Nel's New Day

July 26, 2017

GOP Can’t Create

Filed under: Health Care — trp2011 @ 11:31 PM
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Debate started today on Trumpcare in the senate after 50 GOP senators voted yesterday to move forward with the process. That motion passed because Sen. John McCain (R-AZ) returned after surgery last week for a brain tumor. George Zornick laid out the process. The Senate will have several votes on different bills—with those voting not knowing what is in them. Understanding of the bills is not important for Republicans; their goal is to get anything passed. Any success will continue the secrecy as Senate leaders hide with House leaders to get anything to Dictator Donald Trump (DDT) before his 200th day.

Under consideration are the House health care bill (the AHCA); some version of the Senate health care bill (the BCRA) with changes pushed by Sen. Ted Cruz (R-TX); a straight repeal vote pushed by Sen. Rand Paul (R-KY); and one called a “skinny repeal” bill. The first failure was the Better Care Reconciliation Act with Sen. Ted Cruz’s provision was the first to lose in a vote by 43 to 57. This one needed 60 votes because it didn’t meet the requirements for the reconciliation process. Nine GOP senators opposed the bill. The next bill to fail was the amendment from Sen. Rand Paul (R-KY) similar to the 2015 bill to completely repeal the Affordable Care Act. Paul’s amendment lost by 45-52 as seven GOP senators joined Democrats in opposition.

This chart shows the divergence of GOP senators between the first two options.

The most popular bill among Republicans may be what’s called the “skinny repeal.” Measures of this include repeal of the mandates for individual insurance and requirements for larger employers providing insurance for their workers. It would also end some taxes, including on medical device makers.  The CBO has issued its score that the bill will eradicate insurance for 16 million people and increase premiums by 20 percent. Earlier the CBO concluded that loss of the individual mandate negatively impacts the insurance market. Most Republicans don’t care: they just want to get something passed so that they can meet in secret with the House to have a bill that they can get through Congress. The content doesn’t matter. As VP Mike Pence said, “Inaction is not an option.”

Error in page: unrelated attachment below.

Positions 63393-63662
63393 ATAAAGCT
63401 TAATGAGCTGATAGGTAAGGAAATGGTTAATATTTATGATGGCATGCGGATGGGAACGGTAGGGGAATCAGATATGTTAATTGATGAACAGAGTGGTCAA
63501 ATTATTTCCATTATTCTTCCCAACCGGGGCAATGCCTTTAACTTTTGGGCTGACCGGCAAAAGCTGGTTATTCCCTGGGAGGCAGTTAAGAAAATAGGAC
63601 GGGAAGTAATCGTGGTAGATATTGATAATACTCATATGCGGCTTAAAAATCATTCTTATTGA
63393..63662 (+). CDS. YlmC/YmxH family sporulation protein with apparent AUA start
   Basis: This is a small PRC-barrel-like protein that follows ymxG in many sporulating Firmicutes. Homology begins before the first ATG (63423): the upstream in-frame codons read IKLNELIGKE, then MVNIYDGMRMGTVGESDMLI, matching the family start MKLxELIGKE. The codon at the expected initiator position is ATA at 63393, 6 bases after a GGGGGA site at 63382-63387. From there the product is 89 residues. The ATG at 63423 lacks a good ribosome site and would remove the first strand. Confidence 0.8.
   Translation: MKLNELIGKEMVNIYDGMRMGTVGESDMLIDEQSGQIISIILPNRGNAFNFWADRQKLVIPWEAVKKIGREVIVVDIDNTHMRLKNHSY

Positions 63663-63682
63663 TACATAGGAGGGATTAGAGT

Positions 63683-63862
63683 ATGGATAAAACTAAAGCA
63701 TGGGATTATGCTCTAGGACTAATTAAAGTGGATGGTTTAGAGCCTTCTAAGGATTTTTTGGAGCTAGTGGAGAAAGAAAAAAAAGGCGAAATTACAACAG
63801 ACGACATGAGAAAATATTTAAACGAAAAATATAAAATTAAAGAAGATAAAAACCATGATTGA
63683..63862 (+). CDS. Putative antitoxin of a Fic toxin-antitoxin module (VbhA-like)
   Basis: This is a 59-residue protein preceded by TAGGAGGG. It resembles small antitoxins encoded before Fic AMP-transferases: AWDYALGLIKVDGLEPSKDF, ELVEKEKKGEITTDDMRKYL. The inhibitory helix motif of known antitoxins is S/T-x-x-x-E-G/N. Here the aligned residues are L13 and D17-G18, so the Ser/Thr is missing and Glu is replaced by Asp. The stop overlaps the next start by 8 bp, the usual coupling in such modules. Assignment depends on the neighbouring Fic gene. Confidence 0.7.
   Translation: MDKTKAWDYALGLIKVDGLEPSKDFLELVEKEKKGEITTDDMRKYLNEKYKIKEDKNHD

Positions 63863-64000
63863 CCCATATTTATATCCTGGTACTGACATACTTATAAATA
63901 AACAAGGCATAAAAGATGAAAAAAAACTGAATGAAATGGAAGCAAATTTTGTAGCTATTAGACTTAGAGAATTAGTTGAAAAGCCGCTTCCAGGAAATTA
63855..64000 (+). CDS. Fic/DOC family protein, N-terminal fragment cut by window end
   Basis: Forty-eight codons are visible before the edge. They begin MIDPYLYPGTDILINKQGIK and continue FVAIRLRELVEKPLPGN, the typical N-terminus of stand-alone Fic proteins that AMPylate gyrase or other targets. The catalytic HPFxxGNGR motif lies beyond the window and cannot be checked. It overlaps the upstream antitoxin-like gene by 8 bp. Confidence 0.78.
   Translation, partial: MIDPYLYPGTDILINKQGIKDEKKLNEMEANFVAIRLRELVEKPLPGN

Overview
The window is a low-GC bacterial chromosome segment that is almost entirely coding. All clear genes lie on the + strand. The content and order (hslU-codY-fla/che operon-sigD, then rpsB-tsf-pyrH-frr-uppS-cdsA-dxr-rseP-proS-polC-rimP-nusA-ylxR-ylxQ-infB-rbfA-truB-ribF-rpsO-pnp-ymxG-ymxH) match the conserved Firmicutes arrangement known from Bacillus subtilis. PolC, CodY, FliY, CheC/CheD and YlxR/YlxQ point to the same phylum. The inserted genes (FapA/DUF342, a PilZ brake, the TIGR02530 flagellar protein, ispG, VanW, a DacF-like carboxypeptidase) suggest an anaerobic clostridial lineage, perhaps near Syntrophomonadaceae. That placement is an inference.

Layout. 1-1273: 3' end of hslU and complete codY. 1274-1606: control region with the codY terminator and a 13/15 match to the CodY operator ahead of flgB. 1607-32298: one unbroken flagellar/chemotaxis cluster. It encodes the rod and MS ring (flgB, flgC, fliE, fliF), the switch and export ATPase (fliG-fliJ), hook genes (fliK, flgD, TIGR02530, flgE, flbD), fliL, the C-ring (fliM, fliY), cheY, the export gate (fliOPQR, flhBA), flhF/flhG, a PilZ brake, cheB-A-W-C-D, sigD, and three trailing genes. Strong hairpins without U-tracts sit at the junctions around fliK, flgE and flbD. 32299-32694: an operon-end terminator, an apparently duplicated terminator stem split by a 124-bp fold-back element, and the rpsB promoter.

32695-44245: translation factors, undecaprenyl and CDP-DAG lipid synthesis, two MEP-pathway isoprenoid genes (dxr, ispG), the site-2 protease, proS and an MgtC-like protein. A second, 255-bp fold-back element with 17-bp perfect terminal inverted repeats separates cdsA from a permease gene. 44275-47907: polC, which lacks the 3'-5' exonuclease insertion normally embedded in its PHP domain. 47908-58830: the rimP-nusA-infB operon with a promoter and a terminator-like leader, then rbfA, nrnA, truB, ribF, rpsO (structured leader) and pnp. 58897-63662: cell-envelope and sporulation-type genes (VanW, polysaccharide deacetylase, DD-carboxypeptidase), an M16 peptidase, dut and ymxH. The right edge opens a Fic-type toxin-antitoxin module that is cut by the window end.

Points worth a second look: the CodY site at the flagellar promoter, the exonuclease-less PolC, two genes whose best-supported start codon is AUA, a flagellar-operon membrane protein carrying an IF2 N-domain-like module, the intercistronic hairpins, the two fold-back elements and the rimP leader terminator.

McCain filed amendments today about Medicaid in support for Arizona, one of 31 states that expanded Medicaid under the ACA. He wants the phase out to extend ten years and increase the growth rate for payments to reflect health care inflation. Later this week, senators will endure a “vote-a-rama” with rapid-fire votes on all amendments. Democrats have stopped putting up amendments because no one knows what is in any of the bills. As Sen. Ben Cardin (D-MD) pointed out, how can anyone prepare amendments to legislation without knowing what’s being amended?

One amendment planned by Sen. Steve Daines (R-MT) is for a single-payer plan. He doesn’t want the plan; he just wants to play off the split among Democrats for this type of health care. Although Sen. Bernie Sanders (I-VT) supports “Medicare for All,” he has said that he will not be voting in favor of this amendment because “the Democratic caucus will not participate in the Republicans’ sham process.” He added that “no amendment will get a vote until we see the final legislation and know what bill we are amending.”

Blue Cross/Blue Shield told senators that a repeal of the ACA insurance mandate would be a serious problem if it doesn’t have a replacement that ensures people get and maintain insurance coverage. That puts the giant insurance company against the “skinny repeal.”

Some GOP governors also virulently oppose the “skinny” approach, and their opinion could sway at least one senator toward no. Earlier Rep. Dean Heller (R-NV) had said that he would support a bill that didn’t cut Medicaid although he’s smart enough to worry about cuts in Medicaid after the bill goes to conference. He also said that he will support his GOP governor, Brian Sandoval, who opposes the bill. That could make him the third no, if Sens. Susan Collins (R-ME) and Lisa Murkowski (R-AK) stick to their no votes to even proceed. Heller is up for re-election next year, and DDT had pushed his buddies, billionaire casino moguls and GOP donors Sheldon Adleson and Steve Wynn, to twist Heller’s arm. The question is which side Heller picks.